Ghulam Abbas, an aged man in his 70s, stokes fire to get some relief from the cold, as his wife, Zehra, lies beside him coughing incessantly. Zehra has developed lung cancer from the smoke fumes she has been exposed to everyday while cooking for her family. Few kilometers away from Abbas’s house, Nuriya is making chapatis on the clay stove while her six months old son is cradled in her lap. There is no light in the room except from a lone candle burning in the corner.
These are a couple of stories from thousands of villages across Pakistan which lack access to piped gas and electricity and have to use traditional fuels for cooking, heating and lighting. According to government’s own estimates, 30% of the households in Pakistan are still not connected to the electric grid, and a much larger percentage (75%) have no access to piped gas.
The present government is focused on adding supply as eliminating energy shortage was on top of its agenda when it assumed power in 2013. Given that all the planned projects are commissioned on time, the country may experience a period of no power cuts. However, even then there will still be over 60 million people who will continue to live without electricity and modern energy supply. Given the economics of setting up energy distribution infrastructure in these villages, majority of these areas may never get electricity or piped gas network.
The residents of these areas have had to rely on burning kerosene and firewood for fulfilling their lighting, heating and cooking requirements. This poses not only health hazards for the residents but also environmental problems in the region.
Young children are often carried by mothers or kept in the kitchen area during cooking exposing them to high levels of smoke. Because women do most of the cooking and spend more time indoors, they are exposed more to pollutants. In general, rural women and children are malnourished and the impact of indoor air pollution on them is likely to be much stronger. According to Global Alliance for Clean Cook-stoves, more than 100,000 people die every year in Pakistan due to air pollution.
Lighting up Off-Grid Areas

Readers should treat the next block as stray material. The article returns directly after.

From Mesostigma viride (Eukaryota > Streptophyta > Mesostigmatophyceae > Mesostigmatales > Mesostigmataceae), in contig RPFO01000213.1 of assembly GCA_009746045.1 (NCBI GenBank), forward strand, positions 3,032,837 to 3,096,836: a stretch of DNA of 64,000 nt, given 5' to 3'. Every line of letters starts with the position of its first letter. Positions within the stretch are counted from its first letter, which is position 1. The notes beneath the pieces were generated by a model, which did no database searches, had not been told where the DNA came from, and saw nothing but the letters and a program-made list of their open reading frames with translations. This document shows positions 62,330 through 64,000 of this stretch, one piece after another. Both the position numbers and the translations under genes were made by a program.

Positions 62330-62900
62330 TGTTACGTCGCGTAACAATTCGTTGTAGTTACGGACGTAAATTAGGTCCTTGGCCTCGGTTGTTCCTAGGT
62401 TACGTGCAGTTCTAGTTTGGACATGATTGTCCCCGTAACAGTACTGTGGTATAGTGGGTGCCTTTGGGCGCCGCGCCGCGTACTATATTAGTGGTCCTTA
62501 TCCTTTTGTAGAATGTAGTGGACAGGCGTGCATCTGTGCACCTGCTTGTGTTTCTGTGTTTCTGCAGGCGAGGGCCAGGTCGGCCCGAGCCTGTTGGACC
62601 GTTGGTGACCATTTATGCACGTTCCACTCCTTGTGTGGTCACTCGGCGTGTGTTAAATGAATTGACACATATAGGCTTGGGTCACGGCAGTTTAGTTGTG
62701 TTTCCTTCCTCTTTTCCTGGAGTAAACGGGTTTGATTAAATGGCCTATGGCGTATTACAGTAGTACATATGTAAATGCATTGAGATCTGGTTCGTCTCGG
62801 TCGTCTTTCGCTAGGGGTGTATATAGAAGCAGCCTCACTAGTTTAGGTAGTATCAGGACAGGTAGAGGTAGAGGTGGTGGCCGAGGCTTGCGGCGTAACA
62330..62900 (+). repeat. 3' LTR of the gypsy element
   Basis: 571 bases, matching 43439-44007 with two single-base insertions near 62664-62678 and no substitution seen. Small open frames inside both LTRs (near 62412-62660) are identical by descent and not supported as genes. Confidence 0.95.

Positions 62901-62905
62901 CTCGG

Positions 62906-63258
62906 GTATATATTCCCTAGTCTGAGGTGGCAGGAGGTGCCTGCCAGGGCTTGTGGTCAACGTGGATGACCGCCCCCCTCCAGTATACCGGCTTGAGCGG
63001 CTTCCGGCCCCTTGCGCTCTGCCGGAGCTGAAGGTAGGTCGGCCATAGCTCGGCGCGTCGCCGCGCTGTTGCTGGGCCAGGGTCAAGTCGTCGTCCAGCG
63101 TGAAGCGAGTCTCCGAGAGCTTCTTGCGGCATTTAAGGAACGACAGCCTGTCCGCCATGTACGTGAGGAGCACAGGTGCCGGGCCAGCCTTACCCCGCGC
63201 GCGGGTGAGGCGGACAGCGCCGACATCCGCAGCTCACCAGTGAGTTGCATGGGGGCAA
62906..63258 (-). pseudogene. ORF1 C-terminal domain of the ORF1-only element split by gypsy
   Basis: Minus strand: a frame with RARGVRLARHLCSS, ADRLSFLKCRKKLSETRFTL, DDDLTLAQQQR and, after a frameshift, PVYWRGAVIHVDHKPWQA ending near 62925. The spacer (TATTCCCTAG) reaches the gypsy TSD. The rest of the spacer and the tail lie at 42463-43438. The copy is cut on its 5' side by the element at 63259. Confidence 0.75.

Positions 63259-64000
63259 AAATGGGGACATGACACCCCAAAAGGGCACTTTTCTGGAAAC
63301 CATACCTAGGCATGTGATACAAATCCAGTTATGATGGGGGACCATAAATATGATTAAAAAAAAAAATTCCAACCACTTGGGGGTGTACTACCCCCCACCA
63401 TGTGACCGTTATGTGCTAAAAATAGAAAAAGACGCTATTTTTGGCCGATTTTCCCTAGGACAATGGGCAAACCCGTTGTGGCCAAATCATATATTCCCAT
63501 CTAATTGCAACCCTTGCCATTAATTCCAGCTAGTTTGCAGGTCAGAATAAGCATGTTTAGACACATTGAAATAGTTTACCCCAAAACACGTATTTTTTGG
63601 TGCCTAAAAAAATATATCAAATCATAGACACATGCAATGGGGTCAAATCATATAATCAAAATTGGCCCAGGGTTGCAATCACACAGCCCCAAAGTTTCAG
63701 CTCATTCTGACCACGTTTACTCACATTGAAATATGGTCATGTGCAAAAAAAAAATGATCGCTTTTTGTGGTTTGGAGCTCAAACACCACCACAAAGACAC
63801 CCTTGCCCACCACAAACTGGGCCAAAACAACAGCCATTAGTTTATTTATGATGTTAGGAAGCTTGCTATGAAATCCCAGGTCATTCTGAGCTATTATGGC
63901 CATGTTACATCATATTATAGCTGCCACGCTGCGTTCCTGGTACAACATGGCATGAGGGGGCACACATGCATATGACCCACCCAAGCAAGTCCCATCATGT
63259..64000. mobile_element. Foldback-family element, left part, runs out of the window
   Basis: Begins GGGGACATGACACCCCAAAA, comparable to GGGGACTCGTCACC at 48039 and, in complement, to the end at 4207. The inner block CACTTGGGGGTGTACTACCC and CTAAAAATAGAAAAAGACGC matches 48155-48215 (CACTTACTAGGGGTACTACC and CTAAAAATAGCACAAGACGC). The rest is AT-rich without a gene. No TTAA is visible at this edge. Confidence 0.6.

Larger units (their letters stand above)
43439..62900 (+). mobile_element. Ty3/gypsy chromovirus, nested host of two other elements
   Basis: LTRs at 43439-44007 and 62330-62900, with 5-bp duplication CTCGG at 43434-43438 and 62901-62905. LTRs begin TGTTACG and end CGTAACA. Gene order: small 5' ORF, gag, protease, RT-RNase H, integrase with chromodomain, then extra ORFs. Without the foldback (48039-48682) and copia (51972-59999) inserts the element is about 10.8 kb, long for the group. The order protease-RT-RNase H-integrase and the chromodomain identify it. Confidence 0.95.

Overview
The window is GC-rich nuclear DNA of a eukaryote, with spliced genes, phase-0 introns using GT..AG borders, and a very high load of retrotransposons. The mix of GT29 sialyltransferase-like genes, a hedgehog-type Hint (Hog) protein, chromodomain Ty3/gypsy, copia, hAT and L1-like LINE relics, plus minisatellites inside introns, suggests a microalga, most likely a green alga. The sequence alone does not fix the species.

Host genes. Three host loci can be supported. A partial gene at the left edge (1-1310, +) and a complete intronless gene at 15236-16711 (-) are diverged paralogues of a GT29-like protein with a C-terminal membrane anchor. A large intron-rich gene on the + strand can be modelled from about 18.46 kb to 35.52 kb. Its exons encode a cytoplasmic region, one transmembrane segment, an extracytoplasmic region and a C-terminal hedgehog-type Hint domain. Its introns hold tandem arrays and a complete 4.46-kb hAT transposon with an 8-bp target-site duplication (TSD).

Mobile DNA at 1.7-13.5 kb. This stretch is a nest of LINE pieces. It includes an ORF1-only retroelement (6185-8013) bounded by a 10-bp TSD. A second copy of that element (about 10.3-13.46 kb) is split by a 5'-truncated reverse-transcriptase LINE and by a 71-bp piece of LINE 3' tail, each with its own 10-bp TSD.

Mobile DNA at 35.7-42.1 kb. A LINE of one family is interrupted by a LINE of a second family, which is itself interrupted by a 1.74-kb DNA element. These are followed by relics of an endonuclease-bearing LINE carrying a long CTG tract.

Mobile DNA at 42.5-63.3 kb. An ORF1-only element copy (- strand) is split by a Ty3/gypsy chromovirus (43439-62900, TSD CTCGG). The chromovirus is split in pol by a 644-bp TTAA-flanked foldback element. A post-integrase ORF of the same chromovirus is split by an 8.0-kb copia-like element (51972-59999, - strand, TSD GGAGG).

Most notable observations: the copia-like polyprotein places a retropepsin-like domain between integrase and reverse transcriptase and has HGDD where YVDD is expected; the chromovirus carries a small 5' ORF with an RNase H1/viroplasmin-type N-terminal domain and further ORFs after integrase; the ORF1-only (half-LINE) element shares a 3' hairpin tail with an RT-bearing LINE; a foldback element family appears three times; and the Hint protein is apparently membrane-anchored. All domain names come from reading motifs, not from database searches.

Witnessing the negative impact of energy poverty first-hand, Muhammad Shehryar, a Fulbright alumnus, upon his return to Pakistan founded Harness Energy – a social enterprise focused on renewable energy. He saw a missed opportunity in the massive off-grid population whose energy needs were being ignored, despite their willingness to pay. “I was never a non-profit person, and I strongly believe in the power of business to tackle poverty. Today, Harness Energy views even the poorest of the poor as long-term customers with dignity, rather than desperate souls in need of charity,” says Shehryar.
Harness Energy currently offers two kinds of products – solar lights and a super-efficient solar fan. The starting price of their solar light is $9 while the fan retails for $30. “As all our solar products are Lighting Global-verified, their pricing is significantly higher than Chinese generics. But we offer a unique ‘no-questions-asked’ replacement warranty for up to 24 months after purchase, which signals about the solid quality of our products. Right now, the only alternatives available to people are super-cheap Chinese factory rejects that last only for a few weeks,” he says about the relatively higher price of the products his company offers compared to those available in the market.
Basic solar lanterns (Uno 50 and L1) are their big-sellers, comprising a majority of sales. They are also pilot-testing a couple of high-capacity solar home systems capable of running multiple lights and fans for 8-12 hours on a single charge. “If all goes well, we will be launching a high-quality SHS very soon. One thing is for sure: our system will give a much better backup time than the ones currently being offered by competitors, and at a significantly lower price,” he shares.
Harness Energy is active in four districts of Punjab: Lahore, Chakwal, Khushab, and Layyah. Their short term plan is to expand existing operations deeper into these four districts and by 2020 extend operations to Nankana Sahib, Bahawalnagar, and Muzaffargarh in Punjab, and in un-electrified talukas of Northern Sindh. “Our goal is to impact over 1 million lives by 2020, and become the leading provider of clean energy solutions in rural Pakistan by 2025,” says Shehryar.